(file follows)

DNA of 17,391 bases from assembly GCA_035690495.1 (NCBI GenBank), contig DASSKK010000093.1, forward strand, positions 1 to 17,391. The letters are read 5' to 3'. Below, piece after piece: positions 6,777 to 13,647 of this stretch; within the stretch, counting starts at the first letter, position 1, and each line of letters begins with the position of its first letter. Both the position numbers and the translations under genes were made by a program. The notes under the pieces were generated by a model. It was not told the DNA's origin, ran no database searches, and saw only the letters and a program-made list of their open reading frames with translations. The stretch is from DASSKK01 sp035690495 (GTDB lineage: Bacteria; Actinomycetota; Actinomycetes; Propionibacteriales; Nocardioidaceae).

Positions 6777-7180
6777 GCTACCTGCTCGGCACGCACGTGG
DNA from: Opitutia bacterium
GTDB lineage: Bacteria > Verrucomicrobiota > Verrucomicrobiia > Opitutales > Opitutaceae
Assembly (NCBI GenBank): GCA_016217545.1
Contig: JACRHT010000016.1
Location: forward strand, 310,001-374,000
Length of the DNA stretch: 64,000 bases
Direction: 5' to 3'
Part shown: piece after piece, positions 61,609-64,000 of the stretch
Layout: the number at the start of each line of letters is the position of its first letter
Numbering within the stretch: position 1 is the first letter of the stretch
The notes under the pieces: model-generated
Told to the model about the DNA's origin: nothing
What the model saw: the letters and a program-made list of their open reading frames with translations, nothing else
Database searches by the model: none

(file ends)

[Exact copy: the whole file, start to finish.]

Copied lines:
DNA of 17,391 bases from assembly GCA_035690495.1 (NCBI GenBank), contig DASSKK010000093.1, forward strand, positions 1 to 17,391. The letters are read 5' to 3'. Below, piece after piece: positions 6,777 to 13,647 of this stretch; within the stretch, counting starts at the first letter, position 1, and each line of letters begins with the position of its first letter. Both the position numbers and the translations under genes were made by a program. The notes under the pieces were generated by a model. It was not told the DNA's origin, ran no database searches, and saw only the letters and a program-made list of their open reading frames with translations. The stretch is from DASSKK01 sp035690495 (GTDB lineage: Bacteria; Actinomycetota; Actinomycetes; Propionibacteriales; Nocardioidaceae).

Positions 6777-7180
6777 GCTACCTGCTCGGCACGCACGTGG
DNA from: Opitutia bacterium
GTDB lineage: Bacteria > Verrucomicrobiota > Verrucomicrobiia > Opitutales > Opitutaceae
Assembly (NCBI GenBank): GCA_016217545.1
Contig: JACRHT010000016.1
Location: forward strand, 310,001-374,000
Length of the DNA stretch: 64,000 bases
Direction: 5' to 3'
Part shown: piece after piece, positions 61,609-64,000 of the stretch
Layout: the number at the start of each line of letters is the position of its first letter
Numbering within the stretch: position 1 is the first letter of the stretch
The notes under the pieces: model-generated
Told to the model about the DNA's origin: nothing
What the model saw: the letters and a program-made list of their open reading frames with translations, nothing else
Database searches by the model: none